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County Armagh has most expensive farmland in Ireland


Demand: Garry Best

Demand: Garry Best

Demand: Garry Best

County Armagh has the most expensive agricultural land in the whole of Ireland, according to new research.

A survey by the Irish Farmers Journal showed that the average land price in the county jumped by 19% last year to £13,341 per acre, which is significantly higher than the most expensive farm land in England.

Real estate agent Savills says the north of England has the highest price tag for land at £9,809/acre - £3,537 less than Armagh's average.

And the Journal used 2017's average exchange rate of 88p per Euro to find that Armagh's average land price was £1,003 per acre higher than the second-most expensive county in Ireland, Kildare.

According to the Journal, the average land price in Northern Ireland was down slightly by 0.7% last year to £9,750.

Savills' research also showed that, as of December 2017, the average price per acre across England was £7,515, while in Wales this figure was £5,349 and in Scotland it was £4,246.

The best quality land in Britain is classified as "prime arable" and, in the north of England, this type of land is the most expensive at £9,809 - only just over £50/acre more than the NI average.

Garry Best of Best Property Services, who has a background in farming and specialises in land valuation, said many successful business owners are now buying land, in some cases to avoid paying inheritance tax.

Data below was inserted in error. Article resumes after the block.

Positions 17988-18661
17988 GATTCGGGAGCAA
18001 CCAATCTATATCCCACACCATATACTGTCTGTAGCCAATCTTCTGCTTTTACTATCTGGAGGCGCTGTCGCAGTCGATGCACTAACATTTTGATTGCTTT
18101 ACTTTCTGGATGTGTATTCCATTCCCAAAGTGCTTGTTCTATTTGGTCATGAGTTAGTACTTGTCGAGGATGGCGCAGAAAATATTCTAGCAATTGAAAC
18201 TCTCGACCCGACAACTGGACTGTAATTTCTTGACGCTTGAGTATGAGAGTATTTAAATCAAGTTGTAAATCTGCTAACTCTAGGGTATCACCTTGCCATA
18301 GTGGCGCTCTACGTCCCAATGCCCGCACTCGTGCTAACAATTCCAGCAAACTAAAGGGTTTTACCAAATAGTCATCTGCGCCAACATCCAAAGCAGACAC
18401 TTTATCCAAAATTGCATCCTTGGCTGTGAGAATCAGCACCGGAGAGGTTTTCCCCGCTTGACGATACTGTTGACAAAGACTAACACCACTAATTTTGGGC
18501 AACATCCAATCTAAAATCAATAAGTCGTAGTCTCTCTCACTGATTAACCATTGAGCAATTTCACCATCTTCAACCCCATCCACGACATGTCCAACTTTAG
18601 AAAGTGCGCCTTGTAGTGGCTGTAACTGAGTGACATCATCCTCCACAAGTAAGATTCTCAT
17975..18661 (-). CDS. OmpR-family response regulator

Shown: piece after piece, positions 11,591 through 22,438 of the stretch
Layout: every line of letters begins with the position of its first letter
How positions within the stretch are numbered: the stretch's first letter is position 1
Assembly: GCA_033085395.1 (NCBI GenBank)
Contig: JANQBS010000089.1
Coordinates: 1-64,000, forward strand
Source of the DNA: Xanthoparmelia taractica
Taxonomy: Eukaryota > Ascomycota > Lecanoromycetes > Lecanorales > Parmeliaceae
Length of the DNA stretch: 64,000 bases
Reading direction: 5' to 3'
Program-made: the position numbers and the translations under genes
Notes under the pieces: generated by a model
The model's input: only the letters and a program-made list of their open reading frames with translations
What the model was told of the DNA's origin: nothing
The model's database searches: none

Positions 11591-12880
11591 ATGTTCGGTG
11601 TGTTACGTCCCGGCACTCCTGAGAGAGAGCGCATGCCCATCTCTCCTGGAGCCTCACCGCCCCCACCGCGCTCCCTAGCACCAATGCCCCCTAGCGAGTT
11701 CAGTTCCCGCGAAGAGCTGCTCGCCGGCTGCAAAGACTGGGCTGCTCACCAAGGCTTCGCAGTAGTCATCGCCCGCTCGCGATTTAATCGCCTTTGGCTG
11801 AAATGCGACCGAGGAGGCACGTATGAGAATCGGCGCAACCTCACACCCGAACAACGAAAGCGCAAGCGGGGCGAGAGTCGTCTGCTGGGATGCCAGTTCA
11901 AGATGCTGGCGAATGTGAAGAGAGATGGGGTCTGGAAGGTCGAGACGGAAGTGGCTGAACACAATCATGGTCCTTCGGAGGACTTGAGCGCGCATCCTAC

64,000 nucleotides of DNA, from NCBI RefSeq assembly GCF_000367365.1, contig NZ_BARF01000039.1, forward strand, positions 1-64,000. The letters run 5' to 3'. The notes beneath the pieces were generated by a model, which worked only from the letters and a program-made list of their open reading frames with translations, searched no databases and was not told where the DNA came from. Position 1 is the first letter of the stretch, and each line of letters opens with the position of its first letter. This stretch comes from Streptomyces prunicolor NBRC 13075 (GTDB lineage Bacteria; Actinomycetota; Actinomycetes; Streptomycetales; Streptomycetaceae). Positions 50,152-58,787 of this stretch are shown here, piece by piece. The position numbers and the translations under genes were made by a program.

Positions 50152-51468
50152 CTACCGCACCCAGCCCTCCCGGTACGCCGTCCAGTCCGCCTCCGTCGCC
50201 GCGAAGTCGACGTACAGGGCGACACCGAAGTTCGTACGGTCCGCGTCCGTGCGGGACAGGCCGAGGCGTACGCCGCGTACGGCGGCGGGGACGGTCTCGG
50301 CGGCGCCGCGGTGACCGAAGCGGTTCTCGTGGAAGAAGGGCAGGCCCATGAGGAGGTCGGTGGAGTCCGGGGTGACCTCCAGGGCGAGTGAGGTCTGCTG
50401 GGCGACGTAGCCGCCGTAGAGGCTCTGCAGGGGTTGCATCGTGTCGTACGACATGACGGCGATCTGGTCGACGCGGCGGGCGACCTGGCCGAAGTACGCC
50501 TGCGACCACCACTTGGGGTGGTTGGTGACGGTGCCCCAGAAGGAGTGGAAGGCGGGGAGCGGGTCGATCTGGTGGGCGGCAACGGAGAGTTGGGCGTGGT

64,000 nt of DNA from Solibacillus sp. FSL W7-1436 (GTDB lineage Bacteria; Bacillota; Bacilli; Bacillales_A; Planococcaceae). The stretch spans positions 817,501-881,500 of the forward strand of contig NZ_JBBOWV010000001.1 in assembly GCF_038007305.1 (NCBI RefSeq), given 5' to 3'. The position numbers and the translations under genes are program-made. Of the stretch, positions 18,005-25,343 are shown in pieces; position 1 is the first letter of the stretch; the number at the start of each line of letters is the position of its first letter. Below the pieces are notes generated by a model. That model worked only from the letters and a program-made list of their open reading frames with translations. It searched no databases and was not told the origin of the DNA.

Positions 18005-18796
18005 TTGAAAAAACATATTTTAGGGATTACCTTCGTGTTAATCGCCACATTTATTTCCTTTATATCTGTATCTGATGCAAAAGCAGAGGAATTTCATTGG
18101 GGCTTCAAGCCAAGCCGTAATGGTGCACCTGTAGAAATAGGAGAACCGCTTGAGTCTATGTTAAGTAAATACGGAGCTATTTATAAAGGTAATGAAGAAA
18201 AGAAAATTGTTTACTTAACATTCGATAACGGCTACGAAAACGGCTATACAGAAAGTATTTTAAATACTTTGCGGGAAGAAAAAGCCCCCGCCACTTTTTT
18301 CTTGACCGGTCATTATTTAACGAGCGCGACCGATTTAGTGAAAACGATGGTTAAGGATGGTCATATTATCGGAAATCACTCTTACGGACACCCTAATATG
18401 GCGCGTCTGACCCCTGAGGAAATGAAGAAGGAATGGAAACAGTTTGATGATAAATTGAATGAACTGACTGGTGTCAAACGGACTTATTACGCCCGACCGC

"We would certainly find that the further we get away from the recession, the more businesses are starting to improve and this leads to more buyers coming around," he said.

"Maybe they were brought up on a farm and are now in business, or maybe they just have an attraction to agricultural land for inheritance tax purposes.

"Invariably there is a strong demand from people in business who can afford to buy land, and in this area there is never enough land for all those that want it. Inevitably prices get driven up.

"Most of what would be selling is good land, there hasn't been much poor-to-rough stock. It's generally all high quality.

"So there's top quality land and a demand for it, but the supply isn't necessarily very strong, so the people who want it know that when the opportunity arises near them, they've got to give it their best shot."

One key factor driving land sales in Northern Ireland is a limited supply of land coming on the market. Less than 0.5% of NI's total agricultural land was publicly advertised last year, according to the Journal.

The Ulster Farmers' Union says it is not surprised by the figures.

"Land is a finite resource. There is a limited supply of farm land coming on to the market. Supply and demand principles apply," said UFU president Barclay Bell.

"Inevitably when the demand for land exceeds what is available, prices rise and this has been the case in agriculture for many years."

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